Joe Harrison's job as state lawmaker is considered part time. In his full-time job, he is a financial planner in Napoleonville. He deals with money and numbers.
But after reviewing his campaign and House records, we questioned whether his numbers really add up.
"We sent you a note a month ago and we never heard back," we told him when we met him at the State Capitol back in May.
"On what?" Harrison asked.
"We had some questions for you about expenses and gas receipts and everything."
Harrison laughed and told us, "I don't even remember seeing anything about that."
We showed him the read receipt on the email that we sent; we also sent him a letter through regular post.
After weeks of trying to arrange an interview, Harrison still wouldn't respond to our questions about his spending on gas. We traveled to the Capitol to put our questions to him directly.
"You are the only one who didn't answer us," we explained to Harrison.
"Well, I can't say that it was important on my list," he replied.
It wasn't important to answer our questions then; now federal investigators appear to be asking the same questions.
The feds sent the House a subpoena in July, asking for all "reimbursements requested by and payments made to" Harrison since 2009.
"The federal government is beginning to pay attention to some of the reports that you are presenting," notes Ed Chervenak, a political scientist teaching at the University of New Orleans.
Our investigation found that, in four years, the House - using taxpayer money - reimbursed Harrison nearly $24,892.86 for mileage. During that same time period, he paid another $25,746.70 for gas out of his campaign account.
"It's difficult to kind of get a grasp on the amount of money he is spending on gasoline," Chervenak tells us. "He's spending more on gas in that period of time than the average Louisiana citizen earns in a year."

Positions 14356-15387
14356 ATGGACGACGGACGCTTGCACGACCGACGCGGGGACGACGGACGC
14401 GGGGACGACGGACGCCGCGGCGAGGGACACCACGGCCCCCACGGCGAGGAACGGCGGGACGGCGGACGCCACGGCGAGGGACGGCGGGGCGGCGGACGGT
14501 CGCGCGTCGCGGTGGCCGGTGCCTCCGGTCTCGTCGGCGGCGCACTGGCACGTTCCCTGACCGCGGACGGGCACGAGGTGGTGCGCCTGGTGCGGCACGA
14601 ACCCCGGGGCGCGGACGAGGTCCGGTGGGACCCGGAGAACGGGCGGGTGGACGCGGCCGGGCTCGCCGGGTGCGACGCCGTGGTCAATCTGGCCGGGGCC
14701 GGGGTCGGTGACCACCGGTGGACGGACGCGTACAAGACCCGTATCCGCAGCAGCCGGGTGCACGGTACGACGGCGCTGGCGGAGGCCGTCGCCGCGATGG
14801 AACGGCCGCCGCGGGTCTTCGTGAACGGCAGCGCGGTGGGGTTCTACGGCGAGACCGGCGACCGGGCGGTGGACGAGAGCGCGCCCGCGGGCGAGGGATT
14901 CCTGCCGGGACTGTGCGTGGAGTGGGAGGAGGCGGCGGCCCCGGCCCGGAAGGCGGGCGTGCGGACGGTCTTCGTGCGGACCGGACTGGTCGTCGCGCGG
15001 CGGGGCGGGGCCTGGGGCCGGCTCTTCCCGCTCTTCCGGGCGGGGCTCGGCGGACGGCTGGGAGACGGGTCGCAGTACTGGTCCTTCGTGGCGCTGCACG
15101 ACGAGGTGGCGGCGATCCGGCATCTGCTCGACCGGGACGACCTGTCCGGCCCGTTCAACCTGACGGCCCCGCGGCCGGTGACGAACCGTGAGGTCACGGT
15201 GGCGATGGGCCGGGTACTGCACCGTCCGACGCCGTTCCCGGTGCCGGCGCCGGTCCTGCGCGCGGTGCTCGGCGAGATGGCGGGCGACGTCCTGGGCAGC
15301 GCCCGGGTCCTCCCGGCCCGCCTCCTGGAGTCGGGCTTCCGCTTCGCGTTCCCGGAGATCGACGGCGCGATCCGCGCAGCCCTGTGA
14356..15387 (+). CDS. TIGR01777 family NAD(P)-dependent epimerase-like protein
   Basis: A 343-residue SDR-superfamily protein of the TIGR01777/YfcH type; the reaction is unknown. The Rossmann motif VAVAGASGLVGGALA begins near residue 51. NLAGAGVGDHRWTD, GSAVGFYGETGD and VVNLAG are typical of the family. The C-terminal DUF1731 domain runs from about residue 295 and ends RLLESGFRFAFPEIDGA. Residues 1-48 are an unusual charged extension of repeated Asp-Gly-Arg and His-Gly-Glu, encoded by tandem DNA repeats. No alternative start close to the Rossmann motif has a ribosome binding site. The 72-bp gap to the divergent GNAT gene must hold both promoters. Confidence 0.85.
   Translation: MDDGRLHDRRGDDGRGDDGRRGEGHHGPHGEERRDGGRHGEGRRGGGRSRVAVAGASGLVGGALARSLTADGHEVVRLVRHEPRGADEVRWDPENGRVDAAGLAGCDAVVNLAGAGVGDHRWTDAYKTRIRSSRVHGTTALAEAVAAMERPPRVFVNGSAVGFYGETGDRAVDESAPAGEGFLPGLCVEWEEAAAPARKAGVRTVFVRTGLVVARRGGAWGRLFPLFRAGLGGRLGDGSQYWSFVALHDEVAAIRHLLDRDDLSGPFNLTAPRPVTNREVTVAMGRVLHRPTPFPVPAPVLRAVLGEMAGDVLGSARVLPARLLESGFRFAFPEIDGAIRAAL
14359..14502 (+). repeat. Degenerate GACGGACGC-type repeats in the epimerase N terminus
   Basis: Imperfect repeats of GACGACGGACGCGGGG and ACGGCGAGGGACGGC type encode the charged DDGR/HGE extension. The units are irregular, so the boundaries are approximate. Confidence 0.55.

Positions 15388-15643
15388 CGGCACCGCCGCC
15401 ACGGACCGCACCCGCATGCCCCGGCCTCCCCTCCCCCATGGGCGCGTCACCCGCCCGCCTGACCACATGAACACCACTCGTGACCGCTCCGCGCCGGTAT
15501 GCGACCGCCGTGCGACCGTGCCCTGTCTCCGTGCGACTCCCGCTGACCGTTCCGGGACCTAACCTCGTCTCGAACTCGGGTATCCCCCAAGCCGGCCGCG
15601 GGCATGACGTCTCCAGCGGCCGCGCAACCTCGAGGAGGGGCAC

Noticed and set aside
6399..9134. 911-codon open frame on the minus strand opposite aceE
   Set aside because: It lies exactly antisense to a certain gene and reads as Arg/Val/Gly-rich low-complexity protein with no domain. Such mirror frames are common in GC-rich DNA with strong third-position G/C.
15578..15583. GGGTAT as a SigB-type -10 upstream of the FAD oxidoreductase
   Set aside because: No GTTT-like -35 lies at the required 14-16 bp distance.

All totaled, Harrison spent about $50,000 for mileage and gas, for one lawmaker. Remember - his job as a lawmaker is part-time.
"You look at my schedule; it's pretty well documented where I go," Harrison told us.
When we referred to his campaign expenditures for fuel and the near-simultaneous travel reimbursements by the House, he told us, "I didn't look at this. And I'm being honest with you. I'll talk to my CPA, but it's up to them to do that. I actually sent them to the campaign school that they have, in order for them to understand what they were doing."
For the sake of comparison, Dee Richard is a state representative from the Thibodaux area; part of his district borders Harrison's district. House records show Richard did not seek any mileage reimbursement from taxpayers over the past four years. Campaign records show Richard did not spend a penny of campaign money on gas, either.
That's zero dollars of spending for Richard, compared to more than $50,000 for Harrison.
Harrison laughed again when we suggested that that's a lot of fuel money, telling us, "You travel with me and tell me how much travel I do… You can look at the vehicles. I change vehicles at least every two years, because they always get close to a hundred-thousand miles."
Was all of that travel for Harrison's legislature duties? "The majority of it is, right now," he told us in May.
"Let's figure that out by the month," suggested local attorney C.B. Forgotston, in an interview for our earlier story. "That's about $12,000 a year, so he's spending $1,000 a month on gasoline... He may live way down in the bayou. And we don't require them to drive Priuses - he may be driving a Mac truck."
We did the math a little differently. If Harrison drove from his district office in Gray, down to Dulac, over to Morgan City, then to Labadieville and back to his office in Gray - all in the same day - he would drive about 123 miles. To total up to 50,000 miles in one year, Harrison would have to make that drive 406 times – in 365 days.
In that May interview - conducted for our Louisiana Purchased joint investigation of campaign finance with NOLA.com - we wanted to know if Harrison essentially double dipped his gas expenses: paying for gas out of his campaign funds but also charging taxpayers for mileage. We found examples in which the taxpayers paid for mileage for a trip to Houma - but on the same day, his campaign also reported a charge for gas in Houma.
Months after that interview, Harrison never responded in detail to our questions, as he said he would. But Harrison did tell us by phone Tuesday, "As a result of an erroneous news report, I was asked to give some information. I'm fully cooperating and I trust the process will resolve this matter."
Harrison would not say what was erroneous about the reporting.
Chervenak told us back in May, "The only way you can describe that is 'abusive.' That's just outright abuse - taking from the taxpayers, and taking money from your campaign contributors."
The feds' subpoena instructed the House to hand over the records by August 1 at 9:00 a.m.